- Richard Kasich, who suffers from bipolar disorder, has opened up about his relationship with older brother John
- Said the pair didn’t speak for 19 years after a row over their inheritance
- Parents died after being hit by drunk driver in 1987 and passed control of their estate to John, fearing Richard could not handle the responsibility
- John then sold family home, leaving Richard furious, so he sued his older brother for his share and pair stopped talking
- They reconciled in 2006 but are still not close with each other, Richard said
On the campaign trail he is known as the nice-guy candidate, but it seems that John Kasich’s family history is not so rose-tinted.
Despite often mentioning brother Richard’s struggles with depression during stump speeches, it has been revealed that the Ohio governor didn’t speak to his younger sibling for almost two decades.
According to Richard, who spoke to the New York Times, John vowed to having ‘nothing to do with me’ amid a bitter row over their inheritance after their parents died in a car crash.
John Sr and his wife Anne were killed in 1987, both aged 67, as they pulled out of a Burger King in their hometown of McKees Rocks, Pennsylvania, when their car was hit by a drunk driver.
Richard says that in their will the pair left primary control of their estate to John, fearing that he was not mentally capable enough following his diagnosis with bipolar disorder, then known as manic depression.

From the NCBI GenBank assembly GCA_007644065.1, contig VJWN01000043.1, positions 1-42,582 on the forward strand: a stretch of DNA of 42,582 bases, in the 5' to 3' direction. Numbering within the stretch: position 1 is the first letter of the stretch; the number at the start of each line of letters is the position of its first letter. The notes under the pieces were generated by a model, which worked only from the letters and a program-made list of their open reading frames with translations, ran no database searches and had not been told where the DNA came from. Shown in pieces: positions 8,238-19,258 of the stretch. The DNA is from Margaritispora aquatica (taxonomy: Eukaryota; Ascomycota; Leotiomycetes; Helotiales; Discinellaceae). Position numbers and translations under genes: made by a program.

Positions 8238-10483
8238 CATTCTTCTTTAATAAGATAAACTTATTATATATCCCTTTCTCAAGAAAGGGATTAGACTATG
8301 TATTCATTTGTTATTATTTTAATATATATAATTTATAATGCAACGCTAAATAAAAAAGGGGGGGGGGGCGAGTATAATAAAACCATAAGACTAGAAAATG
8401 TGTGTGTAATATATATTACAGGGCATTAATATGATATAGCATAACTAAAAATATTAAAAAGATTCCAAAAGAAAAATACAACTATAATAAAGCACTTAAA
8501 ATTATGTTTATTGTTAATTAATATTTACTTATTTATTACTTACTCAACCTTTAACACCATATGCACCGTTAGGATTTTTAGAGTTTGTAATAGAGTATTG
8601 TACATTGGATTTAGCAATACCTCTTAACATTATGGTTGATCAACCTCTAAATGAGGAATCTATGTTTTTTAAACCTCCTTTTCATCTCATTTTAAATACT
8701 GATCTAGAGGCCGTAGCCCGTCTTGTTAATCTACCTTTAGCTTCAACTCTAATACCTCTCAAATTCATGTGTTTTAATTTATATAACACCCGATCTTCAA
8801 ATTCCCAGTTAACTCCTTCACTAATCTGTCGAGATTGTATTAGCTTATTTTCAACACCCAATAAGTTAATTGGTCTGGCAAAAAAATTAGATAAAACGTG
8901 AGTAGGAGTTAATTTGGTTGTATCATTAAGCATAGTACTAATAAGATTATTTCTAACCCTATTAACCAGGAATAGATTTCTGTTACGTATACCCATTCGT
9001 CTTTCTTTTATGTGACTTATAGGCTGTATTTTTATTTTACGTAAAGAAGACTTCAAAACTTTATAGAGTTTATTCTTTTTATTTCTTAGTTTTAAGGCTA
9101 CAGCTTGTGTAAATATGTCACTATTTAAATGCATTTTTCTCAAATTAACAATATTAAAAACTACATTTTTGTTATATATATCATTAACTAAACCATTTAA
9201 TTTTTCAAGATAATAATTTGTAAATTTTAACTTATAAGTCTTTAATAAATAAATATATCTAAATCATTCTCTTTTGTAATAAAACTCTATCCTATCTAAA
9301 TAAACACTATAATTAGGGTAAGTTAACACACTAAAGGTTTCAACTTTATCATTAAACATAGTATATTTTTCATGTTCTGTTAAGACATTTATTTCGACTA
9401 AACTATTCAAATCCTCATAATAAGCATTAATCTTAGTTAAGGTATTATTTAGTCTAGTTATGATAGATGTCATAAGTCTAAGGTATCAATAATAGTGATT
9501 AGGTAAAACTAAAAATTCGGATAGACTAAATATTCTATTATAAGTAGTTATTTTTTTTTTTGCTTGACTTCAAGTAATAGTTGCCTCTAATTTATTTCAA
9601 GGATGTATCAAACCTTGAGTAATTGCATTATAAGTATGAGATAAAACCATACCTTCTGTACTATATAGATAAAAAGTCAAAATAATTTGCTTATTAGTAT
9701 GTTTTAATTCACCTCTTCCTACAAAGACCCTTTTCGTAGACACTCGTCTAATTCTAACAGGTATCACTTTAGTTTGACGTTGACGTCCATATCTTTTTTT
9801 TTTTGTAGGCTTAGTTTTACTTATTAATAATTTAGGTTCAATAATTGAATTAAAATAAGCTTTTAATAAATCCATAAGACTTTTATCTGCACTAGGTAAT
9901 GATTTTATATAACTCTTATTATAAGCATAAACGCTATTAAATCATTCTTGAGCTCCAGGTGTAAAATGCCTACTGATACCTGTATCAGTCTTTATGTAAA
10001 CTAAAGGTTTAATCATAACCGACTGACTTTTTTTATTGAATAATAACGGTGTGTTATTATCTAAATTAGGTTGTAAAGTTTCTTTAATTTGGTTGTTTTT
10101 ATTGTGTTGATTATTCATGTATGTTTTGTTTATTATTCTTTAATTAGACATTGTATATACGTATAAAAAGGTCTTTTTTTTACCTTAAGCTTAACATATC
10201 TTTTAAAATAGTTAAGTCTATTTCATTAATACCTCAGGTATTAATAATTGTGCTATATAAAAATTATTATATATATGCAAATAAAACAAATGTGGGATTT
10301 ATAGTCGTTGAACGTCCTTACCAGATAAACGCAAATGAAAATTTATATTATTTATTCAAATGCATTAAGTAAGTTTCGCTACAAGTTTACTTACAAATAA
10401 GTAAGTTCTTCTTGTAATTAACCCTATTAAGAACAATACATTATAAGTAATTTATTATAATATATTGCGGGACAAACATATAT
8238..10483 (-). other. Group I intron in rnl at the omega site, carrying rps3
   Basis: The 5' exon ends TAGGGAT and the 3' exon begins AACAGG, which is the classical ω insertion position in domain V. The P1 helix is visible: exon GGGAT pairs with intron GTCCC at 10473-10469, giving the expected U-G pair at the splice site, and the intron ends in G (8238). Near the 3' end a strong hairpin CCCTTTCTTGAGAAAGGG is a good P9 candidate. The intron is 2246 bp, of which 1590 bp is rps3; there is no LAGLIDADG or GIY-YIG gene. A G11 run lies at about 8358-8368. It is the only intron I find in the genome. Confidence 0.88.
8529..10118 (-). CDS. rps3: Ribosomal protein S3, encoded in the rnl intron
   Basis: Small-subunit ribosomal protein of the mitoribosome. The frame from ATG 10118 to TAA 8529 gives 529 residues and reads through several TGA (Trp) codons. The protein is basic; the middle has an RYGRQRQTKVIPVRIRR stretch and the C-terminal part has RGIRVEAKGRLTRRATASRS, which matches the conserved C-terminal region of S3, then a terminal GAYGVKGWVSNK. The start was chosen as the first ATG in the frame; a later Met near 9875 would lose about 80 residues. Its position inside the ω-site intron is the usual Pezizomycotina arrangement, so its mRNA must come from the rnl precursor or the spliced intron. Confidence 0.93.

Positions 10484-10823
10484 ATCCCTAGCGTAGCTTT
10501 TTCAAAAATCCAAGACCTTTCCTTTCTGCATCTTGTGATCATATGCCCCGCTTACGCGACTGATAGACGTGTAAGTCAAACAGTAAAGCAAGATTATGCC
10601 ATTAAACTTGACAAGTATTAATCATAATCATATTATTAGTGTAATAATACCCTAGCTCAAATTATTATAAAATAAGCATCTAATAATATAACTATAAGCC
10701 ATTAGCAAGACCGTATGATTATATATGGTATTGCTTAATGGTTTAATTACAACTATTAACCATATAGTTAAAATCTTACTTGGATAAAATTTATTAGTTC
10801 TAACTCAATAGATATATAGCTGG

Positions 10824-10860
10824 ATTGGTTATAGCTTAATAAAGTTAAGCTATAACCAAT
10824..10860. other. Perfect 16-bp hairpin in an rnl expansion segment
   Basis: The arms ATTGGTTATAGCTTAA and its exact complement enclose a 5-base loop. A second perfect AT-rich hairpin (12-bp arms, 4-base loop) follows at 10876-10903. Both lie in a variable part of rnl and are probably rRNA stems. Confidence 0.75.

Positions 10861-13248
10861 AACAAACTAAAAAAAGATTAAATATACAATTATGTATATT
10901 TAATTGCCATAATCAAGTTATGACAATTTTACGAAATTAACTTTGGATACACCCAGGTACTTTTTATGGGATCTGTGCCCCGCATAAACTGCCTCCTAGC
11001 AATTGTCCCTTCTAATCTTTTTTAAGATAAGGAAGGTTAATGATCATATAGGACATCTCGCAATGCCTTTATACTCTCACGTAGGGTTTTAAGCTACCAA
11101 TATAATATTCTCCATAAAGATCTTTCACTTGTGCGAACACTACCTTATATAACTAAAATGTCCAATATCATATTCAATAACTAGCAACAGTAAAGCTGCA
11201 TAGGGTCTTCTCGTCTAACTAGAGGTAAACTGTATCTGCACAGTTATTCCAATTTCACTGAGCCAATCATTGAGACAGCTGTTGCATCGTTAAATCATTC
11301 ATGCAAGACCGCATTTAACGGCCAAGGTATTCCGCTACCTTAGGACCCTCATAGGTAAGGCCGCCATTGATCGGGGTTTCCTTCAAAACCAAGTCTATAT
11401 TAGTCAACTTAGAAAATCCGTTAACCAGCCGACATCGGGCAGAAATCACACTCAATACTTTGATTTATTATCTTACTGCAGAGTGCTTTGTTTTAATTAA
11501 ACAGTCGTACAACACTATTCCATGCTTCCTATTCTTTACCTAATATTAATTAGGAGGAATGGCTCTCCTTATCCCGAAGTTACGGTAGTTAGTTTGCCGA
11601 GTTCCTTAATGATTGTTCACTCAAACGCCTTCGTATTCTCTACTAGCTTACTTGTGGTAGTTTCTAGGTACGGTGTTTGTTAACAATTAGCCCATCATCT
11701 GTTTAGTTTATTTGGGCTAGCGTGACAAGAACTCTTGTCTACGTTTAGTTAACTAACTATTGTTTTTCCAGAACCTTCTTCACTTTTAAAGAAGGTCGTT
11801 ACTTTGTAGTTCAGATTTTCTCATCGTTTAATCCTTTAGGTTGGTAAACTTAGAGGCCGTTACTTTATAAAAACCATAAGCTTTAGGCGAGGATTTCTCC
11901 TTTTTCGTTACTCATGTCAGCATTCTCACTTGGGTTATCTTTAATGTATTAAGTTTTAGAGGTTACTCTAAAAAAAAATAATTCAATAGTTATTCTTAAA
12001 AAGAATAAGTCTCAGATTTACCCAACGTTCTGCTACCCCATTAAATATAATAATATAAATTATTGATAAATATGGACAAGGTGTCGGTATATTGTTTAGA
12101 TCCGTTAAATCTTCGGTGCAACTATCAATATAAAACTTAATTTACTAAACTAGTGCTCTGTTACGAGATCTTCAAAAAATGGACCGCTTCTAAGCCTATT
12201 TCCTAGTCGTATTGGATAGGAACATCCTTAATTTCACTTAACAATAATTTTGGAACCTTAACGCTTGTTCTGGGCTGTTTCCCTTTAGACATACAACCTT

The split between the pair came after John decided to sell the house they had grown up in, despite Richard saying he wanted to live there.
He and wife Andrea hired a lawyer and eventually sued to get control of his share of the inheritance, despite threats from his older brother.
Richard said: ‘My brother told me, “If you sue me, I won’t have anything to do with you.”‘
The pair did not speak for the next 19 years while John pursued his career in politics, including a run for president in 1999.
It was not until Andrea died in 2006 that Richard says his lawyer advised him to get back in touch with his brother, and the pair reconciled.
But while they now speak with each other, the relationship is often testy, and they have never been close in recent years.
Summing up his current relationship with his brother, Richard said: ‘He doesn’t have much to do with me, and I don’t have much to say about him.’
In response to the interview, Kasich’s election team put out a statement on behalf of the governor and his relatives.
It says: ‘We love Rick deeply and have shared the struggles that his disease brings with it.
‘As families with a loved one living with mental illness know, you take it one day at a time, and some days are better than others.
‘In the process, we have all become sensitive to and supportive of the needs of those living with this disease. Among the ways we support him is by working hard to protect his privacy, and we hope others respect that also.’